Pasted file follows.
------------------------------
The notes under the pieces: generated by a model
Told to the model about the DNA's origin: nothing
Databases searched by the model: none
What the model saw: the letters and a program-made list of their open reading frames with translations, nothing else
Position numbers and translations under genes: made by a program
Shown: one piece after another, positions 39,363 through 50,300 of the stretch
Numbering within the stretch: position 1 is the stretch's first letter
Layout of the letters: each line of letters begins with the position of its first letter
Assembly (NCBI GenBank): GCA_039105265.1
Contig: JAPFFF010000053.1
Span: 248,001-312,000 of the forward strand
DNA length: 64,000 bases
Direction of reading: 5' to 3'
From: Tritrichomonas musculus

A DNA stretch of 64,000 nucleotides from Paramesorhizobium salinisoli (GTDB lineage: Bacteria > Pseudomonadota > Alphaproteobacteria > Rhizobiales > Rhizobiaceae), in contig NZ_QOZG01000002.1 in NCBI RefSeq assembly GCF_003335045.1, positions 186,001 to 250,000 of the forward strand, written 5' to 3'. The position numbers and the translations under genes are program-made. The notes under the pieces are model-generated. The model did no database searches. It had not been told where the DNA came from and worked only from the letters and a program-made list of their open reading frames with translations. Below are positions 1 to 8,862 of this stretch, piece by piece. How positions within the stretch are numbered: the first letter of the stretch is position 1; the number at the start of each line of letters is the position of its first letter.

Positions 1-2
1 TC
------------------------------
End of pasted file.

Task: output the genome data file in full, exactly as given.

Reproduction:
The notes under the pieces: generated by a model
Told to the model about the DNA's origin: nothing
Databases searched by the model: none
What the model saw: the letters and a program-made list of their open reading frames with translations, nothing else
Position numbers and translations under genes: made by a program
Shown: one piece after another, positions 39,363 through 50,300 of the stretch
Numbering within the stretch: position 1 is the stretch's first letter
Layout of the letters: each line of letters begins with the position of its first letter
Assembly (NCBI GenBank): GCA_039105265.1
Contig: JAPFFF010000053.1
Span: 248,001-312,000 of the forward strand
DNA length: 64,000 bases
Direction of reading: 5' to 3'
From: Tritrichomonas musculus

A DNA stretch of 64,000 nucleotides from Paramesorhizobium salinisoli (GTDB lineage: Bacteria > Pseudomonadota > Alphaproteobacteria > Rhizobiales > Rhizobiaceae), in contig NZ_QOZG01000002.1 in NCBI RefSeq assembly GCF_003335045.1, positions 186,001 to 250,000 of the forward strand, written 5' to 3'. The position numbers and the translations under genes are program-made. The notes under the pieces are model-generated. The model did no database searches. It had not been told where the DNA came from and worked only from the letters and a program-made list of their open reading frames with translations. Below are positions 1 to 8,862 of this stretch, piece by piece. How positions within the stretch are numbered: the first letter of the stretch is position 1; the number at the start of each line of letters is the position of its first letter.

Positions 1-2
1 TC